phonto2

Jack Johnson treating us to a few songs. That was a great ending to a conference!

phonto4

Visiting La Jolla, I got to see nesting Brandt’s cormorants ❤

phonto3

Flying Brown pelicans under the California sunshine!

 

Until next time,

 

Heidi Acampora

Advertisements

SuperNatural Plastic Eaters

file_31-01-2018_13_11_59

The Science Gallery in Dublin will be holding an artistic event by Yvanna Greene, which examines plastic pollution from the point of view of scientists and approaches it through an artistic eye.

“Imagine plastic breaking down in the stomach of sea creatures, transforming into a plastic protein, that is used as fuel to enhance or recreate the skeletal frame. How far are we from a time when sea creatures can design and shape their future selves with a material that is non-degradable, has increased fracture toughness, is light weight, colourful and shiny?

SuperNatural Plastic Eaters is a talk involving marine scientists Karin Dubsky and Heidi Acampora and artist Yvanna Greene. The talk, chaired by Anne Mullee, examines plastic pollution in the marine environment, the ingestion of plastic by marine creatures and reveals fictitious evolutionary new marine species washed up on the coast of Ireland, in order to raise awareness about plastic pollution affecting wildlife globally”.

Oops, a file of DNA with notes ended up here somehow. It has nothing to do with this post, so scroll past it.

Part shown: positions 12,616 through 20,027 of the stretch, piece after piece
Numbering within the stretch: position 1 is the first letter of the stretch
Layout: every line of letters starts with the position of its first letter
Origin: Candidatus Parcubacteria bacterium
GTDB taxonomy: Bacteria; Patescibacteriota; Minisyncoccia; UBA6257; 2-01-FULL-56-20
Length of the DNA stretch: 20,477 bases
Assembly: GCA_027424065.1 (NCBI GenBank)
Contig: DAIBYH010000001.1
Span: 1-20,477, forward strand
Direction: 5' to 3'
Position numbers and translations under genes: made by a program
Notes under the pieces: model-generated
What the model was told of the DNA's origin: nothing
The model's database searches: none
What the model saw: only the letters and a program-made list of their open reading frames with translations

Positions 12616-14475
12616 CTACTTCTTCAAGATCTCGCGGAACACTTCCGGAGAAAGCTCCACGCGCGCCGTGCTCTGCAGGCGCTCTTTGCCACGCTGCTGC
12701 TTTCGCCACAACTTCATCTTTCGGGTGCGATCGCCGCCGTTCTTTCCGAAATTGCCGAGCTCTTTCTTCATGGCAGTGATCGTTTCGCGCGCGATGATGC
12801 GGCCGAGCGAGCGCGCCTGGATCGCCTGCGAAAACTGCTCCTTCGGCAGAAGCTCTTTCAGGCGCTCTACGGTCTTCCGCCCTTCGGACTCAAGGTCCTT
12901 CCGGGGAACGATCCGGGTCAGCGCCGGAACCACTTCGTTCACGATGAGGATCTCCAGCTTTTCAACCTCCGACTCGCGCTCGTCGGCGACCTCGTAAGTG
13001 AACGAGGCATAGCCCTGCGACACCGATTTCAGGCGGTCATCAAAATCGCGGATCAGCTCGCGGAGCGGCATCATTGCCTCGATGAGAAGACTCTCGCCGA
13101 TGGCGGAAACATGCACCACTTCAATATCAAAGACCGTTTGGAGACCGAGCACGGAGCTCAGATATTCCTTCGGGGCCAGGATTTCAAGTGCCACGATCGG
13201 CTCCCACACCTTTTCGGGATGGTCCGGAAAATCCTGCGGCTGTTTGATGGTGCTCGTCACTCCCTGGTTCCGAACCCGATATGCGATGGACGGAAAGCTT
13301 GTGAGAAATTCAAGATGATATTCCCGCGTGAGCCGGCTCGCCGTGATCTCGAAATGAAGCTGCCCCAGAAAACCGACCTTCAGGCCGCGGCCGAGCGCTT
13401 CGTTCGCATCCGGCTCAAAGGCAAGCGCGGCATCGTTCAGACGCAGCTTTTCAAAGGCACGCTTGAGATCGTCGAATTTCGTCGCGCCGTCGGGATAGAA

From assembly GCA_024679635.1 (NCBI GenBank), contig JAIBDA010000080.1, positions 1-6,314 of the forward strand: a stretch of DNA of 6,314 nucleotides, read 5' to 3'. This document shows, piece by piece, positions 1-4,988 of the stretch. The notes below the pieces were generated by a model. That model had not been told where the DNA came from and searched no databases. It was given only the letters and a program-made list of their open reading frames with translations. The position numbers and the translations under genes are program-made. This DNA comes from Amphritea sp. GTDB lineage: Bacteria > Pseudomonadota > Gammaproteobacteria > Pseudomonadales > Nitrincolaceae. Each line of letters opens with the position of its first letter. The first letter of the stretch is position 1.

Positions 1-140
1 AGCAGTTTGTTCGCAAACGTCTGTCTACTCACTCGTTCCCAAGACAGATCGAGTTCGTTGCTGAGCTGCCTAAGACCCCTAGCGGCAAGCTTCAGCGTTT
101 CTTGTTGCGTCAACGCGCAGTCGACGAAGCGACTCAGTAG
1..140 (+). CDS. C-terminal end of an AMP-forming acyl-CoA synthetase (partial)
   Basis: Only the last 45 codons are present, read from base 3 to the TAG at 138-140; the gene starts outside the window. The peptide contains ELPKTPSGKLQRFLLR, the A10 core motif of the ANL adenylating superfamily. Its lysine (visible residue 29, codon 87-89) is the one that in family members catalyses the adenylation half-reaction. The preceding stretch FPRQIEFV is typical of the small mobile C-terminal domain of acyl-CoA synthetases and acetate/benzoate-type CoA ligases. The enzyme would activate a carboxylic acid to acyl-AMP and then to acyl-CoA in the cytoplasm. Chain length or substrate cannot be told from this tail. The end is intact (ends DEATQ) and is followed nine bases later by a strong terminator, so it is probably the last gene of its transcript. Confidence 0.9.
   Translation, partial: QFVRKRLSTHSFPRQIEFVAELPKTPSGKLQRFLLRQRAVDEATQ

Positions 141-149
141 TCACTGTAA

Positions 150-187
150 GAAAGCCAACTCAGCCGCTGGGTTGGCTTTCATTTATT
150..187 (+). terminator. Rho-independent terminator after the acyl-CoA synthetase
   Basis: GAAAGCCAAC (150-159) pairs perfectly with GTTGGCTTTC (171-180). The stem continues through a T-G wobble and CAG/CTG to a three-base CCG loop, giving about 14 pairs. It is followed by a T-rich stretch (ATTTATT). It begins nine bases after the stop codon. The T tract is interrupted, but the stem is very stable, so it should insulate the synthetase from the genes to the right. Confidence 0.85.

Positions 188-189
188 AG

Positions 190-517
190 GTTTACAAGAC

Wednesday, March 7, 2018 – 18:30 to 20:00. Free entry. More information in the link below.

https://dublin.sciencegallery.com/events/2018/02/supernaturalplasticeaters

‘The Witches Knickers Project’

Witches Knickers poster

For those living in Ireland, I’d like to tell you about an artistic exhibition that will approach plastic pollution.

“In this exhibition, KAVA artists respond to the growing outrage at the environmental crisis precipitated by single use plastic. ‘Witches’ Knickers’ is Irish slang for plastic snagged on trees and bushes. The exhibition, a collaboration between Kinvara Area Visual Arts and The Russell Gallery, New Quay will mark the conclusion of an experimental workshop that KAVA undertook in early February and will showcase works produced during the course of the workshop.”